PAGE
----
Horror Movies Reviews

‘A Quiet Place’ Is Rare Critics’ Darling that Delivers What Was Promised

A Quiet Place
Rated: PG-13
Runtime: 1 hour 30 minutes
Director: John Krasinki
Starring: Emily Blunt, John Krasinki, Millicent Simmonds, Noah Jupe, and Cade Woodward

If you’re a dedicated (or casual) horror fan like myself, odds are you’ve likely fallen victim to the “buzz phrase” marketing trend that’s become so prevalent in contemporary art-house horror, some recent examples being A24’s The Witch (2015) and It Comes at Night (2017). While these films are great by their own rights, there’s no doubt that efforts to market them to the general public resulted in a substantial rift between expectations and the reality in the audiences. As frustrating as films coming off of festival-circuit buzz can be, A Quiet Place is that rare, transparent case that delivers in spades what was promised by its bold early previews.

Evelyn (Emily Blunt) cautions her deaf daughter Regan (Millicent Simmonds) of the deadly creature closing in on them

A Quiet Place, directed by The Office alumni John Krasinki, is about the Abbott family’s struggle for survival in a post-apocalyptic world that has invaded by a species of extremely deadly alien predators that are attracted to sound. Over a period of roughly a year and a half, Lee (Krasinki) and Evelyn (Emily Blunt) do their best to protect their three children Beau (Cade Woodward), Marcus (Noah Jupe), and Regan (Millicent Simmonds), the last of whom is deaf, while still trying to provide them some semblance of a childhood. Things go from bad to worse when Evelyn, who becomes pregnant fairly early in the film, goes into labor while Lee and their eldest son are away on a supplies run, leading to an unfortunate chain of events that forces the family to have to deal with the creatures head on.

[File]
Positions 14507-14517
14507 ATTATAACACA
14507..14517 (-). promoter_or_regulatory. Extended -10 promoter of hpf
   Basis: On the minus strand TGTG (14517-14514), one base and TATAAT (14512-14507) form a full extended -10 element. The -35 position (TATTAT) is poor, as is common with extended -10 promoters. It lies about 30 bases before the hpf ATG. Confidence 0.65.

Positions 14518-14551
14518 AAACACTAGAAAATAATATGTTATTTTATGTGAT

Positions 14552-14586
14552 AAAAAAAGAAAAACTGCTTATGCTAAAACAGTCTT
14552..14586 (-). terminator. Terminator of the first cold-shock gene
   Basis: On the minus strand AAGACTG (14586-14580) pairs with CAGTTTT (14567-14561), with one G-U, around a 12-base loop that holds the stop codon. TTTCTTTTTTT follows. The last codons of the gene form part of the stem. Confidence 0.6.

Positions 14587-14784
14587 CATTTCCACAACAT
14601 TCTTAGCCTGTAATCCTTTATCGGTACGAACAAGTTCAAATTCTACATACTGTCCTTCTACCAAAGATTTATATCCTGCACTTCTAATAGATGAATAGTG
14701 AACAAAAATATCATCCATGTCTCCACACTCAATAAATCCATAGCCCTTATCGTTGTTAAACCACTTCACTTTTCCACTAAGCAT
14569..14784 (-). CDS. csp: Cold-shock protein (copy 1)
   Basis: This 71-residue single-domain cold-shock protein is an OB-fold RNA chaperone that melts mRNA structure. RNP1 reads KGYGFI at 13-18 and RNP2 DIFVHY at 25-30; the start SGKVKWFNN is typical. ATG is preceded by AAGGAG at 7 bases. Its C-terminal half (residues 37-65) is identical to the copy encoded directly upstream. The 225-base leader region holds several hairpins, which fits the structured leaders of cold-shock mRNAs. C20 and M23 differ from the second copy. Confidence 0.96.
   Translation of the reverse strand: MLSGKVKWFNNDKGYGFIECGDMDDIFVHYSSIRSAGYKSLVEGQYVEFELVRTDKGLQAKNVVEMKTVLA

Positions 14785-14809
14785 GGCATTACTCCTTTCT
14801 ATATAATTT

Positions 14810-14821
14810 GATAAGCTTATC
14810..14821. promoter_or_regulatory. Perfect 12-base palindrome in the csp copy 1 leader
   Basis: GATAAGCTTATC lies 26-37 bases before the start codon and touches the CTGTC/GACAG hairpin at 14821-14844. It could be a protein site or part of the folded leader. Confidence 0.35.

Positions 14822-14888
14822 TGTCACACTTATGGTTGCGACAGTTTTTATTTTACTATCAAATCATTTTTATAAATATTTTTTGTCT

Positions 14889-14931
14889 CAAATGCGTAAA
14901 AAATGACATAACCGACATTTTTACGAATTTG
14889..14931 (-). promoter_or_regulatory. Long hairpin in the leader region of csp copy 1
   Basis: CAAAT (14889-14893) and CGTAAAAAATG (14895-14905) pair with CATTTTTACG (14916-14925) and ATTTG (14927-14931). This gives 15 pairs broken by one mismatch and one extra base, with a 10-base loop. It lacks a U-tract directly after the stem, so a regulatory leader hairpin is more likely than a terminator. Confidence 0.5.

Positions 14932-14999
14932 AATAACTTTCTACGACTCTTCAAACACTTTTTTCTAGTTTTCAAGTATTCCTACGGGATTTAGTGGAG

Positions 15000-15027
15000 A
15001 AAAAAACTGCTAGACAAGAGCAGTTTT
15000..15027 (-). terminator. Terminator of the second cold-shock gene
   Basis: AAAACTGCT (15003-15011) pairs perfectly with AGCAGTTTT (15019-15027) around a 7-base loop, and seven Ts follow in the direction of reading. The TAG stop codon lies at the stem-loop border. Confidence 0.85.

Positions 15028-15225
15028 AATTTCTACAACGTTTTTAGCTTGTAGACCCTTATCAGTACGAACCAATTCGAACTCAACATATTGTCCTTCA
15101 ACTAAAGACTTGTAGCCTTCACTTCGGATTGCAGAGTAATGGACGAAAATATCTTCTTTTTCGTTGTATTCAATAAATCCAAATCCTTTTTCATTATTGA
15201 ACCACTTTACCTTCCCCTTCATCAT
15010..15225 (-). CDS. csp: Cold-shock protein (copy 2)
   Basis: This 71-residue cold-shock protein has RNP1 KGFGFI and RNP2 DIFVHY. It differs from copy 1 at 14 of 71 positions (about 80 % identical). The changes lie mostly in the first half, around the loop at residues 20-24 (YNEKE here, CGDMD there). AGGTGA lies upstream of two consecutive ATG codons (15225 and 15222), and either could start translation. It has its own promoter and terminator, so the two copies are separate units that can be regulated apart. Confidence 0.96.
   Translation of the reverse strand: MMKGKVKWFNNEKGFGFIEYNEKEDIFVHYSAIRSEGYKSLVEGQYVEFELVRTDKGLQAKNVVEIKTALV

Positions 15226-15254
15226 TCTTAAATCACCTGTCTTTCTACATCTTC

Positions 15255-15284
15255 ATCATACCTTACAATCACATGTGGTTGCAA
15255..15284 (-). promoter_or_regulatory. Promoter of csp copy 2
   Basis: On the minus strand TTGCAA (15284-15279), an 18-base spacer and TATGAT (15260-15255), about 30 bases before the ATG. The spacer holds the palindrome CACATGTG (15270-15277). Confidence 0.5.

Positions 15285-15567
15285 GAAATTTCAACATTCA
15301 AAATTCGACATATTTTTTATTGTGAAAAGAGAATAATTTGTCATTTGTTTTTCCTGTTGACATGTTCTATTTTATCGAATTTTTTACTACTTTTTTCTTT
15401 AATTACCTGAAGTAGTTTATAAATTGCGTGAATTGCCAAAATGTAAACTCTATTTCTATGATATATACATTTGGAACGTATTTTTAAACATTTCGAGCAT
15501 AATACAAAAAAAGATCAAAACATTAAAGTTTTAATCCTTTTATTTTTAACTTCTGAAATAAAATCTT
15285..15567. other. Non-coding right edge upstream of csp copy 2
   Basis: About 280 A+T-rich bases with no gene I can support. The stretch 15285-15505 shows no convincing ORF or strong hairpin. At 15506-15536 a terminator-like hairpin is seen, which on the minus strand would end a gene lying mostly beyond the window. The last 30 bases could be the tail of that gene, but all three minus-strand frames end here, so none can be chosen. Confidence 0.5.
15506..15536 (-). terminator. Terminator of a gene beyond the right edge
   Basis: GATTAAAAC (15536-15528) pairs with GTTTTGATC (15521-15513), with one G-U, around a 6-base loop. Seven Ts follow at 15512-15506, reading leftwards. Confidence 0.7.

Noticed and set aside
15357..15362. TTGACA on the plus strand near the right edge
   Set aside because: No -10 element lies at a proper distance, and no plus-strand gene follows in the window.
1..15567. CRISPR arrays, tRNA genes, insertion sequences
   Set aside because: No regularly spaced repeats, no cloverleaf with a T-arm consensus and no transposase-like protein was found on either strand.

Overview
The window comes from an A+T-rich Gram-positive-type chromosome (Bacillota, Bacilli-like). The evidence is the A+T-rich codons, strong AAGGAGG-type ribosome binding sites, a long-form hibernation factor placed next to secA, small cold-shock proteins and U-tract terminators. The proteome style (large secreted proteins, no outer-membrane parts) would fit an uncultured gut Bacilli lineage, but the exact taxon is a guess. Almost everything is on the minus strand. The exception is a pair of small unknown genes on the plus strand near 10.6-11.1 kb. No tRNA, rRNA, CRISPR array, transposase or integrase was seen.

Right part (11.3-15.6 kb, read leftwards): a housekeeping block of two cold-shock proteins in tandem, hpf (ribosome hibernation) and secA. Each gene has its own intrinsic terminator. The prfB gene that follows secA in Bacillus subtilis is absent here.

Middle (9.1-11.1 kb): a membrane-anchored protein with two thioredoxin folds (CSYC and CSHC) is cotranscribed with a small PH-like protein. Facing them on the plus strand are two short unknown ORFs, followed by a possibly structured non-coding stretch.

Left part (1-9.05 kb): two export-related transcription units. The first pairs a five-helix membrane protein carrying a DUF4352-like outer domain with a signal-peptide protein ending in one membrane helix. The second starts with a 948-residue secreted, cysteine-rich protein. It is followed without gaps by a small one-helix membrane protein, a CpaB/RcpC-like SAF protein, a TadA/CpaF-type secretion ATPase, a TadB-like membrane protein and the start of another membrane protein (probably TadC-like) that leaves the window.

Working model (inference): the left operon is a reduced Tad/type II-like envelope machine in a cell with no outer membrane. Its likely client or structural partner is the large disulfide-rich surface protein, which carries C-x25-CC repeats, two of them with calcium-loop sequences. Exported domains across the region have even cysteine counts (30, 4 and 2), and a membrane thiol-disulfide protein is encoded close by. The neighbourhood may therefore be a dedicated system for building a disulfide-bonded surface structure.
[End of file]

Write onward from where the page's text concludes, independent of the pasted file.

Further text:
Clocking in at a lean 90 minutes, A Quiet Place wastes no time in establishing the hyper-effective tension and suspense, which is, ironically, amplified by the absence of noise in the film’s overall sound design. The Abbott family, in making sure they don’t attract the creatures, hardly make ever make any noise louder than an extremely faint whisper. Aside from a few circumstantial instances, they communicate with one another via sign language. The film pays a lot of attention to the details of how this family copes with their extreme circumstance, which is compelling in and of itself even when the creatures aren’t attacking them directly. The creatures are incredibly intimidating, and when we finally get a good look at them (which is about half-way to two-thirds through) none of the gravitas is lost like it often is other movies of the genre when the monster’s form is eventually (if at all) revealed. Of course, none of this would have been possible without Krasinki’s meticulous direction behind the camera. Krasinki does an excellent job of conveying exposition through contextual action rather than relying solely on a character having to literally spell everything out to the audience, which is so refreshing, especially in this genre. In terms of the acting, everyone brings their A-game, especially Emily Blunt, who gets put through the wringer in the second half of the film.